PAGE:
From the Editor's Desk

OnePlus held its first ever in-person launch event in New York City this past week. The OnePlus 5T clearly wasn't a groundbreaking product deserving of a launch event in itself, but OnePlus used this gathering more so as an opportunity to talk directly to fans and curious onlookers alike. Presenters took an inordinate amount of time talking about things the company had already done. Talking about the history of how OnePlus phones are made, and how OxygenOS was born out of user feedback. The core of the presentation focused on the philosophy inside OnePlus that the customer comes first — not just in how they're treated when buying the phone, but how the phones are made from the start.

If OnePlus wants to grow beyond the enthusiast community, does it have to start being a bit more opinionated?

OnePlus says that development of OxygenOS begins and ends with community engagement, coming up with new features that are fed to beta testers who give feedback that is directly integrated into the future builds. Tweaks and changes to amazingly mundane things like interface colors, animations and boot sequences all have hundreds of community members chiming in with strong opinions. The name "OxygenOS" itself was chosen as a suggestion from a OnePlus forum member. And OnePlus isn't shy about the fact that it listens to the same community when it comes to making hardware decisions on its phones. It's the reason why the OnePlus 5T has 8GB of RAM, a headphone jack, a physical mute switch and the like.

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For an enthusiast-driven company like OnePlus, it makes sense to lean on the very fanatics buying your phones for input on what those products should be. The feedback loop can be powerful, and it almost guarantees sales up to a certain point. But the question is, if OnePlus wants to grow beyond this enthusiast group, does it need to start being a bit more opinionated again?

OnePlus 5T and OnePlus 3T

OnePlus co-founder Carl Pei said that the company learned a big lesson with the OnePlus 2. After seeing wonderful success with the OnePlus One, the company "got cocky" according to Pei — this led to some questionable decisions, like the ever-frustrating set of hoops to jump through to get the phone, and odd hardware choices like the removal of something as simple as NFC. OnePlus has certainly swung back in the other direction now, with wide open sales, much-improved customer service, and phones that don't skimp on the necessities.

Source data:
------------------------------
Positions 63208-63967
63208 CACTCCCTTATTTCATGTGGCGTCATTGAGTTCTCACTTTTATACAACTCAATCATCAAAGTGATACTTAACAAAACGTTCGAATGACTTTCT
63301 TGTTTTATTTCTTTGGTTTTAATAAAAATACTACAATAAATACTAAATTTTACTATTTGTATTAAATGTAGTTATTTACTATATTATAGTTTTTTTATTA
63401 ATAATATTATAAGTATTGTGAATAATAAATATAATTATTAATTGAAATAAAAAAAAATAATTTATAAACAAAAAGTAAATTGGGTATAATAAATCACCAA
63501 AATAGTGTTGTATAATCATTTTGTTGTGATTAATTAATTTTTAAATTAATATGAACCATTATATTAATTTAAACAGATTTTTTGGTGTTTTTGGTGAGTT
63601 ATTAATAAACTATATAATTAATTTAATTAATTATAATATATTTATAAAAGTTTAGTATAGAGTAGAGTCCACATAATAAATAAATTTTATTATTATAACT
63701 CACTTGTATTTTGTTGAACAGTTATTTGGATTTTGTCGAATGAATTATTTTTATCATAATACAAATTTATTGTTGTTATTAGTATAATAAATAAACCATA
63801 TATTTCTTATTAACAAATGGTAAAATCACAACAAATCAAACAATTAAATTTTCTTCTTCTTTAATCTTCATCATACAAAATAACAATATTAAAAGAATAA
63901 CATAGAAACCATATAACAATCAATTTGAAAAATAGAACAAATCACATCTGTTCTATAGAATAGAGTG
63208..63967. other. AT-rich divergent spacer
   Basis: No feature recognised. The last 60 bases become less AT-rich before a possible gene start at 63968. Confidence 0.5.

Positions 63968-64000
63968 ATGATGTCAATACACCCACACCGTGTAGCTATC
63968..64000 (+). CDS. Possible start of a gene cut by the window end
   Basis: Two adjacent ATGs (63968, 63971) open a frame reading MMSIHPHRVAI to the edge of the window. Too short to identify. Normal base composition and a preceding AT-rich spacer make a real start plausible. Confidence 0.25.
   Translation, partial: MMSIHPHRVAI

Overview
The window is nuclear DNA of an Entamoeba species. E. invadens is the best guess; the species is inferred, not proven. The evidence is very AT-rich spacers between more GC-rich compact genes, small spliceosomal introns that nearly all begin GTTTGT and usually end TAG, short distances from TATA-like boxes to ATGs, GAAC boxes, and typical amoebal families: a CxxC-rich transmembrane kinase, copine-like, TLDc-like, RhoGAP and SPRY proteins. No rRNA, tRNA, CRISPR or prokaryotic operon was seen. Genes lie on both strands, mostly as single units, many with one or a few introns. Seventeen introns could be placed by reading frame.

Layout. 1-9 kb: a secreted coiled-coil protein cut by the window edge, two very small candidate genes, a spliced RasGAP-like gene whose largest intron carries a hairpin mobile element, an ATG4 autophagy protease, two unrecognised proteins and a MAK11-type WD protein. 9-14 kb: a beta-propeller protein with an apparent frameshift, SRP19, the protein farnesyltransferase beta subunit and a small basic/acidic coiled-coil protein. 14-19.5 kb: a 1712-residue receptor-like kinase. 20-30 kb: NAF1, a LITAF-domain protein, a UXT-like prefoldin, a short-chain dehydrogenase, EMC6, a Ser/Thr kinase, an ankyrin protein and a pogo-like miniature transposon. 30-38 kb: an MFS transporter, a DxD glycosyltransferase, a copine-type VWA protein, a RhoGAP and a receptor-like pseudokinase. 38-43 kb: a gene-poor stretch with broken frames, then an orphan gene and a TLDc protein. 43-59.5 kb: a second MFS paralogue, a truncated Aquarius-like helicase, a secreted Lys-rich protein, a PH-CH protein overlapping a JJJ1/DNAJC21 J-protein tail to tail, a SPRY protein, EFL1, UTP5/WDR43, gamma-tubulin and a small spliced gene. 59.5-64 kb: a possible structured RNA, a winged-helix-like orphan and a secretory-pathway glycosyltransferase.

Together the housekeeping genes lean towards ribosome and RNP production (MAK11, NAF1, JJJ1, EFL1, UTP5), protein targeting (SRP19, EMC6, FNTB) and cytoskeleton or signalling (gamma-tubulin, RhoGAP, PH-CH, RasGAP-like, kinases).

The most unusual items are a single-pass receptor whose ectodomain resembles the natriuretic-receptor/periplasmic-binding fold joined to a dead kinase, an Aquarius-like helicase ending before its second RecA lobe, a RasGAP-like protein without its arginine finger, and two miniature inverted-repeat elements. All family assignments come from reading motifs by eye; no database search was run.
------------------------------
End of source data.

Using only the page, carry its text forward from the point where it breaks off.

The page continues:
OnePlus has completely changed how it treats users, but now it needs to move forward.

Now with that equilibrium achieved, I think it's time for OnePlus to take the reins once again. Looking at the progression from OnePlus 3 to the OnePlus 5T, I just don't see enough innovation happening. Some 85% (or thereabouts) of the phone experience is identical over the course of 18 months. That's a nod to how good of a phone the OnePlus 3 still is today, but also a point of realization that OnePlus needs to step up the innovation a bit. The OnePlus 5T is a good, solid phone for a really great price in a world of ever-more-expensive flagships — but it sure isn't innovative, new, exciting or important in the market in any respect.

OnePlus has worked out the kinks, got things running smoothly and most importantly shaken (most of) the bad blood the public has from past poor decisions. So now, I'm looking for OnePlus to do something truly new, fresh and exciting. There's a fine line between consistency and complacency, and that's precisely where OnePlus is walking right now.

And with that, a few more lingering thoughts on the week:

  • In reviewing the OnePlus 5T, I've taken a break from writing about the Pixel Buds. Rest assured a proper "review" will be landing soon, though.
  • Google got many things right with the Pixel Buds, including the comfort, battery life, and sound quality. But they're very expensive, and the advanced features leave something to be desired.
  • I'm initially quite satisfied with the Pixel 2 XL's display after the latest software update to improve the tuning via a "saturated" display mode.
  • It still isn't a drop-dead gorgeous panel, but it sure is above average. The display stands in the way of the Pixel 2 XL being a truly great phone, but I don't find it a big enough issue to stop me from recommending it at this point.
  • You'll notice that after initially pausing our recommendation of the Pixel 2 XL in our review, we've moved back to recommending it as originally found in the first testing period.
  • All that being said, I still like the smaller Pixel 2 more. I'm a sucker for a "small" phone, and it's just a much more compelling device with its much lower price.

Have a great week, everyone — particularly those of us in the U.S. who are likely to spend some time with family for the long Thanksgiving weekend.


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